The last bit of Switzerland

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Currently we are in Florence, Italy and I’m behind big time on where we are so this will be a quick summary of the last hike (they all are amazing but start to blend together at one point) and probably our first world heritage site on the trip.
For a last bit of forest and mountain greenery we took a hike with my aunt and cousin (for her birthday) through a bunch of little deserted towns. There are tons of old stone houses with a small staircase leading into the main part of the house. Often, underneath the staircase there is an opening to a dark space for firewood. All of the houses are really charming with tiny huts jutting out for the tools and the roofs are stuffed with hay. It really gives you an idea of what life was like and the simplicity of it all since now they are probably just summer houses. We got to the La Froda, a restaurant, and the waterfall at the end of our last hike.
Our first world heritage site on this trip was the Bellinzona Castel Grande. For my aunt’s birthday we went to the market and walked around all of the vendors and stores. We were in the famous church, which is beautifully painted and had a majestic feel to it. We walked up to the castle courtyard which was high above the city and market. The inside is blanketed with grass and from there you could run down to the next guard station and it continued like that all around the city. On the other side of the city there is another castle. The two families helped each other and defended the land. With 2 castles there was a better defensive front for the city. We discovered this was a world heritage site from this great app called “fotopedia world heritage“. This app gives you thousands of photos from around the world. You can click on them and with the icons on the side you can read more about the sight, see it on a map in relation to the other sites, and other cool things. And that was our last full day in Switzerland!
Here’s an overview:
Pros – transportation is clean, efficient, and easy. If a bus is late, it doesn’t exist; this actually happened to us as we waited for a late bus! It never showed up, but that was ok with us. This is another thing: everybody is calm, there is no rush of craziness and hustling people and everybody is laid back. If you miss your bus just sit in the park and relax! Also, the water is extremely clean. You can drink out of every public bathroom water faucet and fountain and the water tastes good and is clean. The garbage system in Switzerland is fantastic. At first it seems a bit complicated, but you get used to it. There is a bio (organics) can for compost, paper recycling, glass bottles are disposed of at the local bin for bottles, and plastic also has its own bin. The rest of the garbage is in its own compartment of course, which makes things so much more efficient.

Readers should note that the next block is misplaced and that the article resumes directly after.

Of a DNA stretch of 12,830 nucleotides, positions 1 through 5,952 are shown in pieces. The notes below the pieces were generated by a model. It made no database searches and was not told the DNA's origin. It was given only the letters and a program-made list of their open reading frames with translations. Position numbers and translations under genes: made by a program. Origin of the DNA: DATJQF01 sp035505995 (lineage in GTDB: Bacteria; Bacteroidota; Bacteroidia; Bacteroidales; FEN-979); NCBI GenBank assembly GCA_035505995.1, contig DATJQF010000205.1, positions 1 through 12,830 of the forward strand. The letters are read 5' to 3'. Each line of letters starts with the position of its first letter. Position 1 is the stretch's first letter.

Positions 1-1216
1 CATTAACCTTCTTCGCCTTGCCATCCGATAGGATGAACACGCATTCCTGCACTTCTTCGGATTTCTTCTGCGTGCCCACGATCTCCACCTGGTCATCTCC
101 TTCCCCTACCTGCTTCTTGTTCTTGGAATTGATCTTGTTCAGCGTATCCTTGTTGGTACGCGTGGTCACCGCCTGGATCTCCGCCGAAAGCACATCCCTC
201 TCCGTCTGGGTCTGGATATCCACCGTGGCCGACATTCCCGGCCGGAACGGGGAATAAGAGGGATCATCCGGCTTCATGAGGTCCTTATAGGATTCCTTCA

Cons (very few!) – surprisingly many people still smoke unfortunately. And also, everything is very expensive, but that’s it!
Some cultural differences – their main soda (like coca cola in the US) is called Rivella and tastes like liquid Smarties. The sweetness comes from milk serum, which I found was interesting. There aren’t any driers for laundry because everyone hangs up their clothing to save energy. Every morning the bakers open up their shops and we get fresh bread for breakfast, still warm from the oven. Most cars are smaller and many, many more people walk, bike, and more….

An old "hut" under a boulder with a storage room, ancient lamp, and a bread oven from hundreds of years ago!

A cute little town with no people!

Soon enough we were departing for Varese, where we spent 2 homeschooling days, and then for Venice!

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